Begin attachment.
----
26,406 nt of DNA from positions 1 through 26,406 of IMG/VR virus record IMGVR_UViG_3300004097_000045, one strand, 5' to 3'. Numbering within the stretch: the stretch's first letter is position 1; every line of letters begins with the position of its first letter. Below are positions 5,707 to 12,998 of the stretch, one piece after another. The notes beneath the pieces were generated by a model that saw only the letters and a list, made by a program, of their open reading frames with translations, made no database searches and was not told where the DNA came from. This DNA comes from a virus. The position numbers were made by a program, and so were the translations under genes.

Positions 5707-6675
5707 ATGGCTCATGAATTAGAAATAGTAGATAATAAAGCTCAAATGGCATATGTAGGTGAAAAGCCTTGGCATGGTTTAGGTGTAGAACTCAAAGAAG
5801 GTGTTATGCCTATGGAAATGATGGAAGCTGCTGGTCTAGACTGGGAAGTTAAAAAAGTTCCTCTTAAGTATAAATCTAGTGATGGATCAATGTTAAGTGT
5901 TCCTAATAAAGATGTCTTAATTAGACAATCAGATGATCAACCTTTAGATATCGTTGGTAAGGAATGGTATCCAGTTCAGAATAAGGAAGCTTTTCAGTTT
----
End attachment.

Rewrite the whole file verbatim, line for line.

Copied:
26,406 nt of DNA from positions 1 through 26,406 of IMG/VR virus record IMGVR_UViG_3300004097_000045, one strand, 5' to 3'. Numbering within the stretch: the stretch's first letter is position 1; every line of letters begins with the position of its first letter. Below are positions 5,707 to 12,998 of the stretch, one piece after another. The notes beneath the pieces were generated by a model that saw only the letters and a list, made by a program, of their open reading frames with translations, made no database searches and was not told where the DNA came from. This DNA comes from a virus. The position numbers were made by a program, and so were the translations under genes.

Positions 5707-6675
5707 ATGGCTCATGAATTAGAAATAGTAGATAATAAAGCTCAAATGGCATATGTAGGTGAAAAGCCTTGGCATGGTTTAGGTGTAGAACTCAAAGAAG
5801 GTGTTATGCCTATGGAAATGATGGAAGCTGCTGGTCTAGACTGGGAAGTTAAAAAAGTTCCTCTTAAGTATAAATCTAGTGATGGATCAATGTTAAGTGT
5901 TCCTAATAAAGATGTCTTAATTAGACAATCAGATGATCAACCTTTAGATATCGTTGGTAAGGAATGGTATCCAGTTCAGAATAAGGAAGCTTTTCAGTTT